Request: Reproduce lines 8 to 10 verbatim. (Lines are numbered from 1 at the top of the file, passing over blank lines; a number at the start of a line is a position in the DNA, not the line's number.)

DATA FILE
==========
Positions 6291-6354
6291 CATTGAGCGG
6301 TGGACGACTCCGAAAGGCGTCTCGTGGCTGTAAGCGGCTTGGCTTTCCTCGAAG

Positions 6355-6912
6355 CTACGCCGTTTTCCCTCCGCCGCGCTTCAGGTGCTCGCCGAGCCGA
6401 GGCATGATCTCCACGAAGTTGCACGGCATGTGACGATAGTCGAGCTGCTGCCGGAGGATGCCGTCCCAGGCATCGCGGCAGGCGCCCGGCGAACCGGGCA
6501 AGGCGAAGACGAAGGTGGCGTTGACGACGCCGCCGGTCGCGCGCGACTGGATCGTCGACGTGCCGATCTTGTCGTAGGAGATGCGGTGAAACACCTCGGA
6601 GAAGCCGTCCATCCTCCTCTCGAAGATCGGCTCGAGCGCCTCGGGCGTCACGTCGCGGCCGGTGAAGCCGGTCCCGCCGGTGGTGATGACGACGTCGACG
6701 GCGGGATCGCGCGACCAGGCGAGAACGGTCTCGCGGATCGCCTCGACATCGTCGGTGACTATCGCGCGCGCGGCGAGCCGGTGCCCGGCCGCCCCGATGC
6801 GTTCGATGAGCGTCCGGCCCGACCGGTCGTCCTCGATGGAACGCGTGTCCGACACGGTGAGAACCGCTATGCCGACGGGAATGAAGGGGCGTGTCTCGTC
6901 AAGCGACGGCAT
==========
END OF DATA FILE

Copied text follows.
6601 GAAGCCGTCCATCCTCCTCTCGAAGATCGGCTCGAGCGCCTCGGGCGTCACGTCGCGGCCGGTGAAGCCGGTCCCGCCGGTGGTGATGACGACGTCGACG
6701 GCGGGATCGCGCGACCAGGCGAGAACGGTCTCGCGGATCGCCTCGACATCGTCGGTGACTATCGCGCGCGCGGCGAGCCGGTGCCCGGCCGCCCCGATGC
6801 GTTCGATGAGCGTCCGGCCCGACCGGTCGTCCTCGATGGAACGCGTGTCCGACACGGTGAGAACCGCTATGCCGACGGGAATGAAGGGGCGTGTCTCGTC